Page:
• psuedonymous - Tuesday, July 23, 2013 - link

    That site sadly perpetuates (by inference) the old myth of 1 arcminute/pixel being the limit of human acuity. This is totally false. Capability of the Human Visual System (http://www.itcexperts.net/library/Capability%20of%... is a report from the AFRL that nicely summarises how we are nowhere even CLOSE to what could actually be called a 'retina' display.
  • patrickjchase - Tuesday, July 23, 2013 - link

    A lot of people seem to confuse cycles/deg with pixels/deg. The commonly accepted value for the practical limit of human visual acuity is 60 cycles/deg, or 1 cycle/min. The paper you posted supports this limit by the way: Section 3.1 states "When tested, the highest sinusoidal grating that can be resolved in normal viewing lies between 50 and 60 cy/deg..."

    To represent a 60 cycle/deg modulation you need an absolute minimum of 120 pixels/deg (Nyquist's sampling theorem). Assuming unassisted viewing and normal vision (not near-sighted) this leads to an overall resolution limit of 500 dpi or so.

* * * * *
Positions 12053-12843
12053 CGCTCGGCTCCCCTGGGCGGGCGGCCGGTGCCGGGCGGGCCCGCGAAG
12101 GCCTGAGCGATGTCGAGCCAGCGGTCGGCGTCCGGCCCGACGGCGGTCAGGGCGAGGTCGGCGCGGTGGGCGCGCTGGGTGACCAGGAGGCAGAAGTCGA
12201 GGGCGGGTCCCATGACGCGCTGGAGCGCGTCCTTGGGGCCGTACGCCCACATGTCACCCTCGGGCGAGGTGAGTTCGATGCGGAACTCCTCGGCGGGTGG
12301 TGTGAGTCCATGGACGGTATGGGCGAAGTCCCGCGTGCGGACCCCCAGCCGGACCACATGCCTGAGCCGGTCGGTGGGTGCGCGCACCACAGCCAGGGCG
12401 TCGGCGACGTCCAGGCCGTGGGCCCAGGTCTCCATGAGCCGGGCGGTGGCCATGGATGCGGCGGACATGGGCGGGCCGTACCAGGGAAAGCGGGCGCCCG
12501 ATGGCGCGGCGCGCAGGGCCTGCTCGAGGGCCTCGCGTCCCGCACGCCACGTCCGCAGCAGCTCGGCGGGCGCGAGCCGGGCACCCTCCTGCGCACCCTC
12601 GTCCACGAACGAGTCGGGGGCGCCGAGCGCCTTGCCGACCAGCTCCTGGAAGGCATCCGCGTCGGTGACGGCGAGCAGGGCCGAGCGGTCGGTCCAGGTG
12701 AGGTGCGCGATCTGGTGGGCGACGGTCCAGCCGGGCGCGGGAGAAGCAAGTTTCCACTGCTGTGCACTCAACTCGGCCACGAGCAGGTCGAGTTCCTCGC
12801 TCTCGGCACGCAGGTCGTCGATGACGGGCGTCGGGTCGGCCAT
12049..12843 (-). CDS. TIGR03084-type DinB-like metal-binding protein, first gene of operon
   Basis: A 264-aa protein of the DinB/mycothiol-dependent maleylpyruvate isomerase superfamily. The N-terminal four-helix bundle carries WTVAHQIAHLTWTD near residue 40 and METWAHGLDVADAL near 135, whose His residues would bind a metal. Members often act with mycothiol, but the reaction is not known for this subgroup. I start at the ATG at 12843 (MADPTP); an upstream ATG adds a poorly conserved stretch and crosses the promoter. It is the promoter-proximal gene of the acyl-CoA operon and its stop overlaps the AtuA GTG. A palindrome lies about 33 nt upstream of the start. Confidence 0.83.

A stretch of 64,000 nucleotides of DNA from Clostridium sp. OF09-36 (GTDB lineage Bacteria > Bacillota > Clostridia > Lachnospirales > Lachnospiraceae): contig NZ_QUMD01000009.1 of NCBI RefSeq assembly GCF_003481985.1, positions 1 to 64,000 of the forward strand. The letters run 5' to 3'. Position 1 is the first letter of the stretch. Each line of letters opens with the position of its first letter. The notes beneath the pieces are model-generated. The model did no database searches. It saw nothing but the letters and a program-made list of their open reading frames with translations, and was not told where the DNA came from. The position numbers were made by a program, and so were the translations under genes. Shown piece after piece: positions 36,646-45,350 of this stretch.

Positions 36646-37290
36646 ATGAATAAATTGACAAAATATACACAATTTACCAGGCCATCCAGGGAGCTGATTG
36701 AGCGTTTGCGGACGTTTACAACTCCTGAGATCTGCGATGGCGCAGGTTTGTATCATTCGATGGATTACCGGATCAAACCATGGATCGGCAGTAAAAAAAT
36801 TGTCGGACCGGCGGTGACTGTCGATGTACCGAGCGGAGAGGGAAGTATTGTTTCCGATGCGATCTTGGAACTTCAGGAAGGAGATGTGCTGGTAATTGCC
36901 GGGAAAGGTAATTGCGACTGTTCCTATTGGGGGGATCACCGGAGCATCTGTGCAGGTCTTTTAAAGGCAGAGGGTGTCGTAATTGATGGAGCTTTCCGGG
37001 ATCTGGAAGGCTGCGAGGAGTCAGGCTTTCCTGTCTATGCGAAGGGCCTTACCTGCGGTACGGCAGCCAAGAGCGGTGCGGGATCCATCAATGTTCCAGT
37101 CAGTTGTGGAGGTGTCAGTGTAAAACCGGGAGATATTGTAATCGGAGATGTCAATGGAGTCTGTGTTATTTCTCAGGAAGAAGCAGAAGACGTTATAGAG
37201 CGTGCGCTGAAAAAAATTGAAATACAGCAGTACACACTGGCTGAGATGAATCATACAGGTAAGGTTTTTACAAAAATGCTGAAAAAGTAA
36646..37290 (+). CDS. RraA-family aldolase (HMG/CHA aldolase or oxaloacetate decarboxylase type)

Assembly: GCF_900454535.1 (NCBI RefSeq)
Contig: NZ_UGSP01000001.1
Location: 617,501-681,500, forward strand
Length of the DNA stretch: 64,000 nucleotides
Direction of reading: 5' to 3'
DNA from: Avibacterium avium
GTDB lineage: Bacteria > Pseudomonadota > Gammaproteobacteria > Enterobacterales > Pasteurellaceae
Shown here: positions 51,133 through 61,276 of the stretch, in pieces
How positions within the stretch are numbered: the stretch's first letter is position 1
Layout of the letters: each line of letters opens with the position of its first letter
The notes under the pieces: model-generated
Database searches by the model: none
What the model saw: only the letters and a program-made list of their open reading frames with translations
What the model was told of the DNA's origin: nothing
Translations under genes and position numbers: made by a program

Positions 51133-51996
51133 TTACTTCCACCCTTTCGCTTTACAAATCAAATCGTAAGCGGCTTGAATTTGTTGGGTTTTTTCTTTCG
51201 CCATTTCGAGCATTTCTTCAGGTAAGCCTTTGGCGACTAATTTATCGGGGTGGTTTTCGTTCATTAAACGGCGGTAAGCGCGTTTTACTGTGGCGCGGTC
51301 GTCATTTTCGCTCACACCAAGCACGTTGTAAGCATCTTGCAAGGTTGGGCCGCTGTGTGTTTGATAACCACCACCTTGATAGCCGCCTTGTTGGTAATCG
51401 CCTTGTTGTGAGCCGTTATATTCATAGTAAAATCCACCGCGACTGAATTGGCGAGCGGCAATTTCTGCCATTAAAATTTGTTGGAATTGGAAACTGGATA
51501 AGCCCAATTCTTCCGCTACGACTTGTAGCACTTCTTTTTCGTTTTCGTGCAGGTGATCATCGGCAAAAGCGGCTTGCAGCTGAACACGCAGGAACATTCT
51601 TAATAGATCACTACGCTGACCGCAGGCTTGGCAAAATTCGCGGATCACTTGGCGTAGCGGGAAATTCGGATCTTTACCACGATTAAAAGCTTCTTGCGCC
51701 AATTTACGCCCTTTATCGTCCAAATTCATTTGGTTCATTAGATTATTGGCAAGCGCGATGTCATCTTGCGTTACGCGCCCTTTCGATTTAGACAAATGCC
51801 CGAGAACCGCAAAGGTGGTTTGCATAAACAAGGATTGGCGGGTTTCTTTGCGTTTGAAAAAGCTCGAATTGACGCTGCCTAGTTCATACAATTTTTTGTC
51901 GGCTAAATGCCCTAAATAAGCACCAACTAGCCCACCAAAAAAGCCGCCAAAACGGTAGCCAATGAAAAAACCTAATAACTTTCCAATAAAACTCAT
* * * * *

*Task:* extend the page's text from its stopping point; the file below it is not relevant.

With that said, the limit of acuity is actually not as relevant to our subjective perception of "sharpness" as many believe. There have been several studies arguing that our subjective perception is largely a driven by modulations on the order of 20 pairs/degree (i.e. we consider a scene to be "sharp" if it has strong modulations in that range). Grinding through the math again we get an optimal resolution of 200-300 dpi, which is right about where the current crop of retina displays are clustered.